Del Piero 50
Totti (pen) 67, Riise 93
Roma came away from Turin with three points and many of the game’s plaudits. Despite losing their new-found talisman in the opening few minutes, Claudio Ranieri’s men demonstrated a togetherness and assuredness that earned their victory. Juventus’ performance was anything but, with their only glimmer of hope a slight improvement in Diego.
Diego showed sparks of his skill and vision and it seems that he had found a position in the team when he could provide opportunities to his teammates despite their seeming reluctance to take him up on them. The Brazilian arrived at the club with a huge reputation and transfer fee, winning Player of the Year at Werder Bremen and countless times winning the monthly equivalent too. It is an understatement to say he has struggled so far. His continued lack of familiarity with his Juve midfield teammates has been a cause for concern, but is it his failure to adapt to the tactical viscosity of Serie A, or is he the biggest victim of Ciro Ferrara’s floundering with the formation?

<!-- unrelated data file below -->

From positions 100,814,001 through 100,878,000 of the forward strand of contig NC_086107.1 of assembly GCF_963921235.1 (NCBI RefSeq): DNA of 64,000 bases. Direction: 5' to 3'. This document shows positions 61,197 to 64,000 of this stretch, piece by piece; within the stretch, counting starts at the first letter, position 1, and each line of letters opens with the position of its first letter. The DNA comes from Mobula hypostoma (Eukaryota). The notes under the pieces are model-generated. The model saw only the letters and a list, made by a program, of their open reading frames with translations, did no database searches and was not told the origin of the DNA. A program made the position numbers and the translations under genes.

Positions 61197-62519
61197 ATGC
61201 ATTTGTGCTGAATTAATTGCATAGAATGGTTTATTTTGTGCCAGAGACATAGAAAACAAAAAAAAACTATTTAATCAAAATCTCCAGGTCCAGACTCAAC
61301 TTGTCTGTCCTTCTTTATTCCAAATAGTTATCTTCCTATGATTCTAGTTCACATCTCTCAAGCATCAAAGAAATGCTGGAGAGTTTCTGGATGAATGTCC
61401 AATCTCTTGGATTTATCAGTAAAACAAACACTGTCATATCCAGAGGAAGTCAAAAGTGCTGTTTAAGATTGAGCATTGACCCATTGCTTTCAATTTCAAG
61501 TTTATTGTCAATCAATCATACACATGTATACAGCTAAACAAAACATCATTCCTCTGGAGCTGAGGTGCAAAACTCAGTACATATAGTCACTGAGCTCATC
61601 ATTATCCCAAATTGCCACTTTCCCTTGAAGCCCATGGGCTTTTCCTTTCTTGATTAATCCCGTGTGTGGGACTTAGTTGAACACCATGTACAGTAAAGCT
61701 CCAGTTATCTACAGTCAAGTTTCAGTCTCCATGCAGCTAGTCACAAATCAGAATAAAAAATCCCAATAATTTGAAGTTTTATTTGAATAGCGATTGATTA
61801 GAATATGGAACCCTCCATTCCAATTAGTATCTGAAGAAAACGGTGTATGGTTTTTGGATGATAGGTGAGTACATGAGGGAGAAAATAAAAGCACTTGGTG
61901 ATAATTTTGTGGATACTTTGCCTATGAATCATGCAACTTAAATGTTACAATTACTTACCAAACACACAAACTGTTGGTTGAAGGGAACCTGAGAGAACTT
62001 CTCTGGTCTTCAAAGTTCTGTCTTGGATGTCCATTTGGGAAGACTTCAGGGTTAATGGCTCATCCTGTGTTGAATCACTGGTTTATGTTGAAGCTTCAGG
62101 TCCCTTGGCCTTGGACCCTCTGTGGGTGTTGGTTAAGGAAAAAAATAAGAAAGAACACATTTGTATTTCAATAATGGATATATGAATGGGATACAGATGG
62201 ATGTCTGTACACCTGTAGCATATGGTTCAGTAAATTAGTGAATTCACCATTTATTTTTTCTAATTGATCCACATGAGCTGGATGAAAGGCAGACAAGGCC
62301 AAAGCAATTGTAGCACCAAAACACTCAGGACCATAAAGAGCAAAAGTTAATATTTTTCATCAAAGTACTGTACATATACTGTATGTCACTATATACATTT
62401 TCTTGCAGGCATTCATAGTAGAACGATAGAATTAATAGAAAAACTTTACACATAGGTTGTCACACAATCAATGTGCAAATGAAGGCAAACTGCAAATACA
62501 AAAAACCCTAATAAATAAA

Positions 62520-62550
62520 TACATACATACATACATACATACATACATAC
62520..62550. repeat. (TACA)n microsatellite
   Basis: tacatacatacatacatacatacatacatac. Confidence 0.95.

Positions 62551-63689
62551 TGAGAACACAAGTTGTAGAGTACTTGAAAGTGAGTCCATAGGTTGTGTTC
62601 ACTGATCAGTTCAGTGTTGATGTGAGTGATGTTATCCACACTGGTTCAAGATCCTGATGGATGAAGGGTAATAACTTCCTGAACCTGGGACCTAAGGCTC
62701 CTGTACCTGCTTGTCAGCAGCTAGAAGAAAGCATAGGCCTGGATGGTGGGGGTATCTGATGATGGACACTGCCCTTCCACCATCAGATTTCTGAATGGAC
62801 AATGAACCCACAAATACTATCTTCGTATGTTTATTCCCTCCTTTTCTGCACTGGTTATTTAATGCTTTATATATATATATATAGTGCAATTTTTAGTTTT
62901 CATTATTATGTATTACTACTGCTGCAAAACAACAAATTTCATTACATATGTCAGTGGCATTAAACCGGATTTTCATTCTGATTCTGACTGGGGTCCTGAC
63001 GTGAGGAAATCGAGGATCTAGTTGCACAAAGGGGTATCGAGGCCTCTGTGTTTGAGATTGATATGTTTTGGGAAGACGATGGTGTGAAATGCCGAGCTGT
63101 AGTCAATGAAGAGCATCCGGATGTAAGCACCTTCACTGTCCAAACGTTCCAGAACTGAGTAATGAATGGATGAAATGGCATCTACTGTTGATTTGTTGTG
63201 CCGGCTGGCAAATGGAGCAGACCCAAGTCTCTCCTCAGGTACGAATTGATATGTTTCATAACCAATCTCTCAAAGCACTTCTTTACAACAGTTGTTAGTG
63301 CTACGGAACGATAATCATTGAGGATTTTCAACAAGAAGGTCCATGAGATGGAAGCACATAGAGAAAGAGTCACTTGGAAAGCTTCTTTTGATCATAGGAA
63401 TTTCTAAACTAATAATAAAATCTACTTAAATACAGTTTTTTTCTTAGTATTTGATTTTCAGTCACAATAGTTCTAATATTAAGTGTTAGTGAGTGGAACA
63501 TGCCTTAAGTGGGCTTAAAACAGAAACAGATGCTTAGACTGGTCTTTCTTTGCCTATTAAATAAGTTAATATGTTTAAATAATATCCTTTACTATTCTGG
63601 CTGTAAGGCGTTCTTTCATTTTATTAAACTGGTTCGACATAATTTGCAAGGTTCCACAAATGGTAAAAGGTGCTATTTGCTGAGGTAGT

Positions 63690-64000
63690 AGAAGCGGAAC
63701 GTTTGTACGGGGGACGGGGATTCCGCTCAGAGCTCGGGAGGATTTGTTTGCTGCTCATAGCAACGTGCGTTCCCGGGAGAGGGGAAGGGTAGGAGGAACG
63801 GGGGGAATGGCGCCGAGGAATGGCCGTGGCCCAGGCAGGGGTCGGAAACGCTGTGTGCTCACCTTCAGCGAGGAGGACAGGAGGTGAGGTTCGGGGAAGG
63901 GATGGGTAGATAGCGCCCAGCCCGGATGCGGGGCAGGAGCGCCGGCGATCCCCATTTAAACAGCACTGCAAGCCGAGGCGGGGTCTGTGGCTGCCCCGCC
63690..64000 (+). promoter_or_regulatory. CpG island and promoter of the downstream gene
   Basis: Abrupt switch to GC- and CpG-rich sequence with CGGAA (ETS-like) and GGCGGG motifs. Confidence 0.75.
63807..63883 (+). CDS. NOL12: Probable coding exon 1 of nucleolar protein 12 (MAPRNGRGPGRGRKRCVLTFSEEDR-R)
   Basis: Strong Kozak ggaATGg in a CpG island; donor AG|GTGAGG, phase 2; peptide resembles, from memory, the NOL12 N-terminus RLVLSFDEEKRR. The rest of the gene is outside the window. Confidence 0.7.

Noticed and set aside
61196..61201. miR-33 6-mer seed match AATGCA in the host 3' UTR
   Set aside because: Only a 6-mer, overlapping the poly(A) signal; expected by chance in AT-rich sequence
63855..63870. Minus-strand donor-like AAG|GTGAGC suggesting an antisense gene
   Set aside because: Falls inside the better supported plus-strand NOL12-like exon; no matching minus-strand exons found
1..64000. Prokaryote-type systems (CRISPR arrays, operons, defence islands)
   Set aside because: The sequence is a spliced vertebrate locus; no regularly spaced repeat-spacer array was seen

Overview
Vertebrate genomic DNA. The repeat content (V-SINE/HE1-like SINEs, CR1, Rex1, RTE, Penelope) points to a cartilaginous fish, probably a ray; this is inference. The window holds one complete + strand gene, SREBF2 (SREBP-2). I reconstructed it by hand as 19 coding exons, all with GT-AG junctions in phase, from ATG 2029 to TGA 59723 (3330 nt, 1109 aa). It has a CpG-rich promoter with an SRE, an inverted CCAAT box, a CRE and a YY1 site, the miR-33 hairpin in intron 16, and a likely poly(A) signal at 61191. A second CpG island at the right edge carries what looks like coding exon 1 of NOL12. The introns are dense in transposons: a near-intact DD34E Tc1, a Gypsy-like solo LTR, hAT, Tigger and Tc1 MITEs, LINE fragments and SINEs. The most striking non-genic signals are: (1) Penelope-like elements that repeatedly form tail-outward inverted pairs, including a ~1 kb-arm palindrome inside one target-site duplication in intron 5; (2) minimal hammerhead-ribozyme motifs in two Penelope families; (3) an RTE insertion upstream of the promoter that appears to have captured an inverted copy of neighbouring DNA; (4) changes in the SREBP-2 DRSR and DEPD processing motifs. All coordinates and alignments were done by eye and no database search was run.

It certainly does nothing to help his case when his Coach refuses to settle on a formation and style of play that would bring out the best in the little Brazilian. Ferrara has gone from a 4-4-1-1 to 4-3-1-2 with Diego sitting behind the front two, to the traditional 4-4-2 so many times. It is inevitable there will be some confusion within the team, with the forward-line needing time and consistency to create and develop working partnerships. Hit by injuries and poor form by some of his front-men, Ferrara has been granted some flack for the poor run of form, but the lack of tactical certainty is hitting those in the first XI hard, most notably the No 28.
Diego’s performance against Roma was encouraging, but alongside Claudio Marchisio he provided the grit and ability that was so desperately needed from the entire team. Marchisio was originally a second striker but has found his form and position in the midfield, demonstrating again why the Juve tifosi hold his future in high regard.
The game was a disaster for Juve, and only the latest in a long line of disastrous displays. However, Diego and Marchisio are showing signs of the way to go, but they need stability and faith, from their teammates and from the coaching staff. Whether Ferrara is the man to recognise this pair as the one to spearhead his turnaround, or if a new man is right for the job, only time will tell. Time is not on Ferrara’s side.